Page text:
Mapping service activity: the example of childhood obesity schemes in England
1 Centre for Sexual Health and HIV Research, Research Department of Infection and Population Health, University College London, Mortimer Market Centre, off Capper Street, London WC1E 6JB, UK
2 General and Adolescent and Paediatrics Unit, University College London Institute of Child Health, 30 Guilford Street, London WC1N 1EH, UK
3 School of Health and Social Care, Teesside University, Middlesbrough, Tees Valley, TS1 3BA, UK
BMC Public Health 2010, 10:310 doi:10.1186/1471-2458-10-310Published: 4 June 2010
Childhood obesity is high on the policy agenda of wealthier nations, and many interventions have been developed to address it. This work describes an overview of schemes for obese and overweight children and young people in England, and the 'mapping' approach we used.
Our search strategy, inclusion criteria and coding frame had to be suitable for describing a potentially large number of schemes within a short timeframe. Data were collected from key informants, scheme publicity and reports, and via a web-survey. To be included, schemes had to be based in England, follow a structured programme lasting at least two weeks, promote healthy weight, and be delivered exclusively to overweight and/or obese children and young people (age range 4-18). Data were entered into a coding frame recording similar information for each scheme, including any underpinning research evidence, evaluation or monitoring reports. Priority questions were identified in consultation with colleagues from the Department of Health and the Cross Government Obesity Unit.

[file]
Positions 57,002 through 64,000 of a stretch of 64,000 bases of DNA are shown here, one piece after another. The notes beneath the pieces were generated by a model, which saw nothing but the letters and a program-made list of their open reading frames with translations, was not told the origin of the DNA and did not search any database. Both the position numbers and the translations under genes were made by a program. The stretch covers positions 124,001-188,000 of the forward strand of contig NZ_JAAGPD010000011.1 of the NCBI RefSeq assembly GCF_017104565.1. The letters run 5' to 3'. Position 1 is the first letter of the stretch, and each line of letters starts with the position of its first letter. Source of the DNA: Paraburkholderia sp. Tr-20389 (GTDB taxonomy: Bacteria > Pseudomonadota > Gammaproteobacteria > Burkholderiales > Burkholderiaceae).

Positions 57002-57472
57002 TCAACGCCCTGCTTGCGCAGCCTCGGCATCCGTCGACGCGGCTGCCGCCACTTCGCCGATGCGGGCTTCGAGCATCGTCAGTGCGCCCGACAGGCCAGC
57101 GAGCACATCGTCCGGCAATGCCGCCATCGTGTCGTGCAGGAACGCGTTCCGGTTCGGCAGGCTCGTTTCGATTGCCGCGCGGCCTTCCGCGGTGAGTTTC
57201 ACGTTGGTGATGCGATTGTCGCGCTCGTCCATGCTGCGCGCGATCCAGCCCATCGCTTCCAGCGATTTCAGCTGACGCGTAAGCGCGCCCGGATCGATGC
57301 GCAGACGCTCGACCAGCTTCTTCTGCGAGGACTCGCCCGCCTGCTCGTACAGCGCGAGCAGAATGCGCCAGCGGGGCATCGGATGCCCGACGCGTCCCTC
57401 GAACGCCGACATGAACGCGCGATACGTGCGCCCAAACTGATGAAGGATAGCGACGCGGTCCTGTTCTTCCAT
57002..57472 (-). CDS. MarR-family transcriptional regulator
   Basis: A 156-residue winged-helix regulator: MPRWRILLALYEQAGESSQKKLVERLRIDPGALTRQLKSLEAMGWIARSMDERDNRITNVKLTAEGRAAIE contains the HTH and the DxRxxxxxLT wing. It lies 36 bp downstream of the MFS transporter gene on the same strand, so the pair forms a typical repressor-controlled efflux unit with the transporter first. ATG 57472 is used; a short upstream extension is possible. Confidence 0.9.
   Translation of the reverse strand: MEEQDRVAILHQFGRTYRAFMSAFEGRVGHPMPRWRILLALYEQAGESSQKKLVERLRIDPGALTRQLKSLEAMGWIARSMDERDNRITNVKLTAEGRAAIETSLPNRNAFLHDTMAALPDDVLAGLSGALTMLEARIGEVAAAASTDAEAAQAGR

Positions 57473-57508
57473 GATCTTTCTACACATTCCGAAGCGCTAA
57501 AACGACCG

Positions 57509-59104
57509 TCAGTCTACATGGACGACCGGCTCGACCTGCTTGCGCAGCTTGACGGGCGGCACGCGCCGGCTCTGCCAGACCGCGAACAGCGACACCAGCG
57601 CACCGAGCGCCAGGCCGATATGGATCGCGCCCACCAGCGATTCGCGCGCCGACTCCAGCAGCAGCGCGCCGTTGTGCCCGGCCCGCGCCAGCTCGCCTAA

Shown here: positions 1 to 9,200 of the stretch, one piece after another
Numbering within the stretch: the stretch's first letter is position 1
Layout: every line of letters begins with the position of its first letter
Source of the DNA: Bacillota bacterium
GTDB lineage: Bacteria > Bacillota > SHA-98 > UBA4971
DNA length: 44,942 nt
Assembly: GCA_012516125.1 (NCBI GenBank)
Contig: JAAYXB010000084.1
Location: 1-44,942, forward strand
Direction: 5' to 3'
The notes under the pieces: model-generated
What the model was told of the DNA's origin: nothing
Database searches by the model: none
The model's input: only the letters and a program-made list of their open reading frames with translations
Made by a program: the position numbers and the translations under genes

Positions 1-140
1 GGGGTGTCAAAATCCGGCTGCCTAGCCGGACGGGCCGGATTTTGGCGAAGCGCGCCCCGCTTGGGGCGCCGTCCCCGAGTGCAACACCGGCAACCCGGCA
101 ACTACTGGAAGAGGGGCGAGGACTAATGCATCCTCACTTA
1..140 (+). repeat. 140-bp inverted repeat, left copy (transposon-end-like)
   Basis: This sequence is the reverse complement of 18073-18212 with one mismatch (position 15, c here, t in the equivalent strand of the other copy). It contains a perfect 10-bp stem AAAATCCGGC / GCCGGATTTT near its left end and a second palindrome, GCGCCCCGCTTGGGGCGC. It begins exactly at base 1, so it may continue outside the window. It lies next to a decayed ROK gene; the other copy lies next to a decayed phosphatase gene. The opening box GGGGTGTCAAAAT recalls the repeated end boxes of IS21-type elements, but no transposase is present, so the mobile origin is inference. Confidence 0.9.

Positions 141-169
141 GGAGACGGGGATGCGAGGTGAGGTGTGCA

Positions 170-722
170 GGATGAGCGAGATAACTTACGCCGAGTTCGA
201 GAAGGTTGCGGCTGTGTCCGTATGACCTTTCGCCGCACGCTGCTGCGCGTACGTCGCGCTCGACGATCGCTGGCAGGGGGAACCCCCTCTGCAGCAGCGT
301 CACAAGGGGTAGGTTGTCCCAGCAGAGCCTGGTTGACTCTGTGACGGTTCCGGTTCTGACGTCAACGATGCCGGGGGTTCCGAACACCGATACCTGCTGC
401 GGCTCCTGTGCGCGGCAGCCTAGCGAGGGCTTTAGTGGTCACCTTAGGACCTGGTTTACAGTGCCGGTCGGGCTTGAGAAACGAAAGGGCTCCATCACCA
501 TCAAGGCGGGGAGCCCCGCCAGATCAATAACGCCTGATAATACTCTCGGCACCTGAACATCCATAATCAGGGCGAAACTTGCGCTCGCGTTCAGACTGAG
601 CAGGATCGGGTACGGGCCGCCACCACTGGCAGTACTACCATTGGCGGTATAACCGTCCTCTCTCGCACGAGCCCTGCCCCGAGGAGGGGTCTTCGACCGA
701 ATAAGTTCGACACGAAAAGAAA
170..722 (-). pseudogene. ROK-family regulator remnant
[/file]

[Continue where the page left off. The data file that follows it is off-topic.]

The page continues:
Fifty-one schemes were identified. Some operated in multiple areas, and by using estimates of the number of schemes provided by multi-site scheme leads, we found that between 314 and 375 local programmes were running at any time. Uncertainty is largely due to the largest scheme provider undergoing rapid expansion at the time of the mapping exercise and therefore able to provide only an estimate of the number of programmes running.
Many schemes were similar in their approach, had been recently established and were following NICE guidelines on interventions to promote healthy weight. Rigorous evaluation was rare.
Our methods enabled us to produce a rapid overview of service activity across a wide geographic area and a range of organisations and sectors. In order to develop the evidence base for childhood obesity interventions, rigorous evaluation of these schemes is required. This overview can serve as a starting point for evaluations of interventions to address obesity. More generally, a rapid and systematic approach of this type is transferable to other types of service activity in health and social care, and may be a tool to inform public health planning.